I know, it seems at first glance to make no sense, if anything the concept must implode, after all, Judaism and Jewishness go hand in hand right?
I’ll try to explain in my favorite way, with an analogy.
In the 1800’s the town planners of London were getting concerned, London was growing at an alarming rate, the streets were too narrow, the distances too wide and the work force that made the machine of the city keep running were finding it more and more difficult to get in and out of the financial center. Many relied on Cabs, pulled by horses, the poor walked. A few trains ran from the outskirts into the ‘city of london’ (a small area within London itself) and these trains were usually over filled and chaotic. The choice was made to build a series of train routes ‘underground’ to make travel to the city center and out again possible. The London Underground, the first of it’s kind in the world, was born. Since then, the finest minds in the realms of engineering, city planing, architecture and ordinance have lent their talent and skill to building one of the most complicated and successful travel infrastructures of any City in the world today.
I know when I visit London that the fastest route between two points will be via the Train network. I know that. It’s a tried and tested system. A system that Londoners know like the back of their hands. They grow up with it. They might not be engineers, technicians, navies or rail network operatives but they know the Tube. They understand the do’s and don’t, they are aware of it’s evolution.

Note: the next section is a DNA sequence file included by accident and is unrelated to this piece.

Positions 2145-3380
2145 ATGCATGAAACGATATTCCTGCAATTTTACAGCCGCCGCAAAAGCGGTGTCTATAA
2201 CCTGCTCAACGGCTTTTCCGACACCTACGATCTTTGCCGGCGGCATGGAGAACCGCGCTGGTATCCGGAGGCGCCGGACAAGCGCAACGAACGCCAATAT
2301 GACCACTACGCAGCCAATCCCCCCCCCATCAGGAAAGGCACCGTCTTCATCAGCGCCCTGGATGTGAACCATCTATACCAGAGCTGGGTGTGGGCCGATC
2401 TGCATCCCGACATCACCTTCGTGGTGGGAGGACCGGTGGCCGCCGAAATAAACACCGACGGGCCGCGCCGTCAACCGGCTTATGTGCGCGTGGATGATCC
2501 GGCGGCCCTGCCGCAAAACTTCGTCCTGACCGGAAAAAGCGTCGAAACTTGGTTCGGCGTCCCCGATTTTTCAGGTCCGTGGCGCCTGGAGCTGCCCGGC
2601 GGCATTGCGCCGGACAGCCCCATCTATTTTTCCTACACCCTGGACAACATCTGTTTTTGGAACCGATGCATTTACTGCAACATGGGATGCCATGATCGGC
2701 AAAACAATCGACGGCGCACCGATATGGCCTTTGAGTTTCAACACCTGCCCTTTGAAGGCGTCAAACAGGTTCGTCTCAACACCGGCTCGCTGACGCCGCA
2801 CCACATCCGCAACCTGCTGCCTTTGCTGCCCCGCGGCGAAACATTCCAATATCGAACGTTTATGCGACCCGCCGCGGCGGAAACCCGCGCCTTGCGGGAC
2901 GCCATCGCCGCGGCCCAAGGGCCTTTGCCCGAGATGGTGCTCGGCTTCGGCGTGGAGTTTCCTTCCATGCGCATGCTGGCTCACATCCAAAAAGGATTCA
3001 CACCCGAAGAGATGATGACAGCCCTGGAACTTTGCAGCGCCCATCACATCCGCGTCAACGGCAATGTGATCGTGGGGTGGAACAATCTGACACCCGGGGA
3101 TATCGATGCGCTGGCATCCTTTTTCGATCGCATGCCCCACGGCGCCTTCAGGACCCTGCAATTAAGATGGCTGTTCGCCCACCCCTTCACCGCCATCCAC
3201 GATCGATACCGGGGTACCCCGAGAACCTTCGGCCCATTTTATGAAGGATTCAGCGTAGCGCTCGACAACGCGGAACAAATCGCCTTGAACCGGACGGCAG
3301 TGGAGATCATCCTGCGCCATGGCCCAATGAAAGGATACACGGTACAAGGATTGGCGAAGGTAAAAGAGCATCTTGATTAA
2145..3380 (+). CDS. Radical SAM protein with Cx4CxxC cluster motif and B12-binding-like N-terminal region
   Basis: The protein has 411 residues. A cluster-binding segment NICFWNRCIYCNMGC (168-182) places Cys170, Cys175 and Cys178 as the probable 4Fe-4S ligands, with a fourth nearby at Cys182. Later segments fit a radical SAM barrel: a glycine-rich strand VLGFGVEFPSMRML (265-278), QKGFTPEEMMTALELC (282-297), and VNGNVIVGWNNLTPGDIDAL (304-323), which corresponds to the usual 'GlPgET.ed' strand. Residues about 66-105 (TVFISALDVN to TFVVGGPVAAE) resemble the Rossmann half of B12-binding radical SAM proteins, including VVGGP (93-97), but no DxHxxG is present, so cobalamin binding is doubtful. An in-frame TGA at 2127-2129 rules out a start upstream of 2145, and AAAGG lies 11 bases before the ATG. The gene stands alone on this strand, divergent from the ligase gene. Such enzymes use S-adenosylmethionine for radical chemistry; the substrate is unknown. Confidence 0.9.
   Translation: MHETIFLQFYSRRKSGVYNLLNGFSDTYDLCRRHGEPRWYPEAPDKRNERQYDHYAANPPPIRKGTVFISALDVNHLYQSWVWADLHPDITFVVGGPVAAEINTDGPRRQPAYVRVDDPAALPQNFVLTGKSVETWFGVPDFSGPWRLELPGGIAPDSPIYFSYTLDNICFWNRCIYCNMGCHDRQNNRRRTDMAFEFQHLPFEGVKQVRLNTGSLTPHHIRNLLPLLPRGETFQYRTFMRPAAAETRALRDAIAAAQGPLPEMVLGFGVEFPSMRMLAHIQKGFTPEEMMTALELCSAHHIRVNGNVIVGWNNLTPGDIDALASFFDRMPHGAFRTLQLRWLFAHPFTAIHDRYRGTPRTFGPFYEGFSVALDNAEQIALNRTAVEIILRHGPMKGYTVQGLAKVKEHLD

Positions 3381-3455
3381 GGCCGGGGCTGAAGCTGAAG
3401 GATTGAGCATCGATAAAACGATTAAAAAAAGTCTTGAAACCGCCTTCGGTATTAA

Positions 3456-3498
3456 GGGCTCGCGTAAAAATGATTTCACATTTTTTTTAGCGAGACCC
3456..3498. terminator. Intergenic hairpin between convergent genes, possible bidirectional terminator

As a non-Jew seeking a pattern on which I can build a relationship with my Creator that involves physical routine and ritual, I don’t decide to take a spade and a compass and start digging. I look at what the finest minds have already set in place. My Creator chose a people to be a light to the nations. I look to that light as a sign of how I can navigate this journey in the smartest most efficient way possible. After all, they have been traveling this way for thousands of years.
Of course, getting on the train doesn’t make me the driver and visiting the station doesn’t make me a Londoner.. but there are seats available for those willing to journey towards the King of the Universe.
Most people’s first experiences of the London Tube are a little worrisome. It can be stressful, locating the entrance, buying the right ticket, getting to the right platform and usually when time is a premium and all the time being jostled and elbowed by the locals who know what they are doing.
Sometimes we ignore the map, ‘I know where I’m going’, only to get a little lost. Sometimes we are afraid to ask for fear of looking stupid or being abused. Sometimes we are so nervous we don’t even leave the house and try.
Judaism is a structure. Within it’s map are many routes, most are for the native born but there is room to maneuver if you are sojourning too. It’s something that can be used as a filter. An experienced guide to help you choose the best route.
I wasn’t at Sinai, as far as I know my family isn’t Jewish. The commandments given to Israel, the sons of Jacob, are not for my bloodline. But, as a human being who chooses to place my faith in the Master of the Universe, my life in the hands of the God of Abraham, Isaac and Jacob, there are some areas of my life I have chosen to change, offerings and pledges, vows and promises that I have made because I want to bend my will, my life, in a way that reflects my acceptance of Him as my God and His Tanakh as my source of knowledge. I’m not obliged, but I offer.
My acceptance of Judaism as a practical approach and my inclusion of some areas of it in my life doesn’t make me a Jew. It simply makes me a non-Jew who lives his faith life through the filter of it.
Londoners sweep from train to platform, platform to train. I take care to ‘mind the gap’.